Michael's desserts make life sweeter
Michael Platt (pictured above) isn’t your average 13-year-old. While many of his contemporaries will be shooting balls through hoops — or just shootin’ ‘em up playing Fortnite — Michael is an entrepreneur. More unusually, he’s not running a business just to turn a profit: “I knew that I wanted to make a business, but I knew I didn’t just want to make money — I also wanted to help people at the same time,” Michael told Washington DC TV, WJLA. Michael’s business is baking; to be specific, baking cupcakes. He founded Michaels Desserts two years ago with the aim of tackling food inequality. “As I see it,” says Michael in his website blurb, “food is a right, not a privilege.”
Raised in a home of educators and advocates, Michael displayed a social awareness from an early age. Deciding to set up his company when he was just 11, Michael chose a one-for-one business model: for every dessert he sells, he gives another to someone in need. When people tell him his business is unsustainable, Michael shrugs and says: “I just look at those people and think about the next cupcake I’m going to give away!”
Costing $15 for four, Michael sells around 75 cupcakes a month. On top of that, he bakes 100 extra to donate to the hungry and homeless — kids in particular. “I know I like cupcakes, but also cupcakes are part of a child’s childhood so they should get them,” Michael told The Washington Post — just one of the many media outlets that have latched on to Michael’s story. A story that's all the more remarkable when you learn that, in sixth grade, Michael was diagnosed with epilepsy and began having severe seizures. Baking, he discovered, calmed him.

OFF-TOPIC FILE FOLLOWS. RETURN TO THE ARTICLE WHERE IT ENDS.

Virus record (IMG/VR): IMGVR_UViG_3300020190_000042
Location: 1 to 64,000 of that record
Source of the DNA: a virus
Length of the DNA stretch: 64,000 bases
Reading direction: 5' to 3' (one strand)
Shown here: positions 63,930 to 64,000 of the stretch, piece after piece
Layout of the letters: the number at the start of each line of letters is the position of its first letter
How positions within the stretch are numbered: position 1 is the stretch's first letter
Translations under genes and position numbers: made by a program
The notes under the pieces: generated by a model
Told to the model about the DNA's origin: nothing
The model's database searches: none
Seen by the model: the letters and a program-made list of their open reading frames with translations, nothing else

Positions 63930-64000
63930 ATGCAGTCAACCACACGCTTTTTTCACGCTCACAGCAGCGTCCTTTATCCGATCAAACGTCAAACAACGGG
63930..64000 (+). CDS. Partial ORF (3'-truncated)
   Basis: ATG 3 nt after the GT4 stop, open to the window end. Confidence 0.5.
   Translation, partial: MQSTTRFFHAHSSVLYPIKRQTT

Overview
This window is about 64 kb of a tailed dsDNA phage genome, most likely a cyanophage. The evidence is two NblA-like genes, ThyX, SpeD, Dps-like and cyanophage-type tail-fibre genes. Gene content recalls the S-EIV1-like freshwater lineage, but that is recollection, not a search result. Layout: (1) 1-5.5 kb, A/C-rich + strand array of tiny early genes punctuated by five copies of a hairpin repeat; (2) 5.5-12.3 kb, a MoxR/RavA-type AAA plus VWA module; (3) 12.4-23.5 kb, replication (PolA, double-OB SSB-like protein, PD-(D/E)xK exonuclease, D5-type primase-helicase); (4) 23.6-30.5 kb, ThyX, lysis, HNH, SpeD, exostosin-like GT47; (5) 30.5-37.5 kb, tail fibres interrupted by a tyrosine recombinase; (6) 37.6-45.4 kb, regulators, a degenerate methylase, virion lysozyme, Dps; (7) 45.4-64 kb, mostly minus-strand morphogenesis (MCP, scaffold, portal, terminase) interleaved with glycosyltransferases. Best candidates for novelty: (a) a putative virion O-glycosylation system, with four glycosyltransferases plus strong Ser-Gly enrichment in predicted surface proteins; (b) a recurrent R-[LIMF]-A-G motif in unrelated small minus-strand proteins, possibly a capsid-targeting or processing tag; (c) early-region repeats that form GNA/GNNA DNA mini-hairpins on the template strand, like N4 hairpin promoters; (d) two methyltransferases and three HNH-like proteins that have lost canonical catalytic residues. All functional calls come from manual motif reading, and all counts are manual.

Giving away cupcakes has taught Michael that a small gesture can have a big impact. “I’ve passed a cupcake to someone sitting with all their possessions in a shopping cart and had them tell me that this one simple act gave them hope,” he says. “I’ve seen a cupcake inspire smiles, tears, amazement, joy, satisfaction, happiness.” And while Michael is well aware that a cupcake won’t solve food insecurity, “a tasty treat when times are tough,” he says, “can make life sweeter.”